These questions are intended to determine the clinical status of the recipient prior to the start of the preparative regimen for stem cell transplantation. Testing may be performed multiple times prior to the start of the preparative regimen; report the most recent laboratory value obtained for each specific test. Laboratory values obtained on the first day of the preparative regimen may be reported as long as the blood was drawn before any radiation or systemic therapy was administered

For each assessment below, indicate if the result was “known” or “unknown” prior to the start of the preparative regimen. Indicate the value for each test. If necessary, convert values so they can be reported in the units of measurement available on the form.

Serum ferritin: Ferritin is a protein that stores, transports, and release iron. Iron is toxic to cells, so it is stored within the ferritin protein for use. Ferritin that is too low might be indicative of iron deficiency related anemia. Ferritin that is too high might be indicative of iron overload. It is tracked for some diseases, such as hemaophagocytic lymphohistiocytosis.

Date Sample Collected: Report the date the sample was collected. This date should be before the date of the start of the preparative regimen; however, laboratory values obtained on the first day of the preparative regimen may be reported as long as the blood was drawn before any radiation or systemic therapy was administered.

Upper Limit of Normal for your Institution: Report the upper limit of normal. Normal values may vary by laboratory, so it is important to report the upper limit of normal for each assessment.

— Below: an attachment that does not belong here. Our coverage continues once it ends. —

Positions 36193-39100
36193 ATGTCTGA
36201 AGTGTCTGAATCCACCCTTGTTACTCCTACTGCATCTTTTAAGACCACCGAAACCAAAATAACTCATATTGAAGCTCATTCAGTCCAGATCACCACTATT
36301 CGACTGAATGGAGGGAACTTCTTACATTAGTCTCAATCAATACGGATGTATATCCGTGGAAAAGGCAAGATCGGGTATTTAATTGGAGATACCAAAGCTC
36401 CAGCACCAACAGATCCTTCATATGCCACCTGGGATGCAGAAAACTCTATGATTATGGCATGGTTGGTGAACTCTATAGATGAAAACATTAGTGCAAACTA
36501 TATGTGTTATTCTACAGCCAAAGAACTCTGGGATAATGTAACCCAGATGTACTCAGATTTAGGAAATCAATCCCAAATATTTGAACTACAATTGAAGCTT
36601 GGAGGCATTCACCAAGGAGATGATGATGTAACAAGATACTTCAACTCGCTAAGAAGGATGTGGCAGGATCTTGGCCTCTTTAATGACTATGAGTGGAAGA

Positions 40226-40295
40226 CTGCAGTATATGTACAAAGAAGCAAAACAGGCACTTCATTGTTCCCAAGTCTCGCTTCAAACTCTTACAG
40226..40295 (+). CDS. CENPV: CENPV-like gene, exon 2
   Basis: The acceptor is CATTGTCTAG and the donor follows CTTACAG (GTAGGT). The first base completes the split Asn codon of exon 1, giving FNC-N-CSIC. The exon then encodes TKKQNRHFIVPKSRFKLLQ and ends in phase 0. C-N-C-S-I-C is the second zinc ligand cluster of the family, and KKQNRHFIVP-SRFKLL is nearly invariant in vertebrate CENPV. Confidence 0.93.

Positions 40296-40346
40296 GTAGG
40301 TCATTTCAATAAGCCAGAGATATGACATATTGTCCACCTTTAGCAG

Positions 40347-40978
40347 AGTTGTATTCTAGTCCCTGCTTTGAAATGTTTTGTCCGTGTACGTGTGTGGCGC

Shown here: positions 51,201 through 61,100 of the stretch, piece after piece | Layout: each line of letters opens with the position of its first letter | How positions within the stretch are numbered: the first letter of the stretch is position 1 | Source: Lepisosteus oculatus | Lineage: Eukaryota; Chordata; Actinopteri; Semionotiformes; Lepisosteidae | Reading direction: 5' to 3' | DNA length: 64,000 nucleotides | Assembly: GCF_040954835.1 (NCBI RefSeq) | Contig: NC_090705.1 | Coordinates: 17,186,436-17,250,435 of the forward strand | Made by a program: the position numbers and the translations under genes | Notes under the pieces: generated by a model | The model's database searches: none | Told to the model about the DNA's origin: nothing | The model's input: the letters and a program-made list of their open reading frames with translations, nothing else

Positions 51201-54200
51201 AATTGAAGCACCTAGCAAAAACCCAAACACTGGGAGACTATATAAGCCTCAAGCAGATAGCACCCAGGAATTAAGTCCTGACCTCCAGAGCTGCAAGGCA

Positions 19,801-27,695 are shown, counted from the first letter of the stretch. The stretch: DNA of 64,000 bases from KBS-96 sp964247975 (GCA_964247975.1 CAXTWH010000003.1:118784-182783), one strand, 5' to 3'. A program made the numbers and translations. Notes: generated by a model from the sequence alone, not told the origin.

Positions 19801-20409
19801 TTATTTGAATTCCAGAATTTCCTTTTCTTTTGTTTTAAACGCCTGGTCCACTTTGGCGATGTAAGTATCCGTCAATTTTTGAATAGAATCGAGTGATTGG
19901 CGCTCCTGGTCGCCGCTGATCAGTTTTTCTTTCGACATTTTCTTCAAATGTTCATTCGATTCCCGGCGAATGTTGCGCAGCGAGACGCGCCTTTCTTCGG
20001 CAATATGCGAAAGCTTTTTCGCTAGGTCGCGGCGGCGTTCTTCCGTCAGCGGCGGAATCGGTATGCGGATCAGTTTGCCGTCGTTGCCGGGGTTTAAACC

Serum albumin: Serum albumin is a protein found in the blood. Levels are most often reported on a chemistry panel but may occasionally be found in a separate liver function test report.

Date Sample Collected: Report the date the sample was collected. This date should be before the date of the start of the preparative regimen; however, laboratory values obtained on the first day of the preparative regimen may be reported as long as the blood was drawn before any radiation or systemic therapy was administered.

Platelets: Platelet are formed elements within the blood that help with coagulation. A low platelet count, call thrombocytopenia, may lead to easy bleed or bruising. Thrombocytopenia may require platelet transfusions. Indicate if the recipient received a platelet transfusion within 7 days prior to testing.

Question 113-115: Did the recipient have a prior solid organ transplant?

Indicate if it is “known” or “unknown” if the recipient had a prior solid organ transplant. If “known,” specify the organ transplant in question 114. If “Other organ” is reported, specify the organ in question 115. If the recipient did not receive a prior solid organ transplant or it is not known, report “no” for question 113 and continue with question 117.

Question 116: Year of prior solid organ transplant

If a recipient received a solid organ transplant during the reporting period, report the date of the solid organ transplant.

For more information regarding partial or unknown dates, see General Instructions, General Guidelines for Completing Forms.

Section Updates:

Question Number Date of Change Add/Remove/Modify Description Reasoning (If applicable)
. . . . .
Last modified: Dec 22, 2020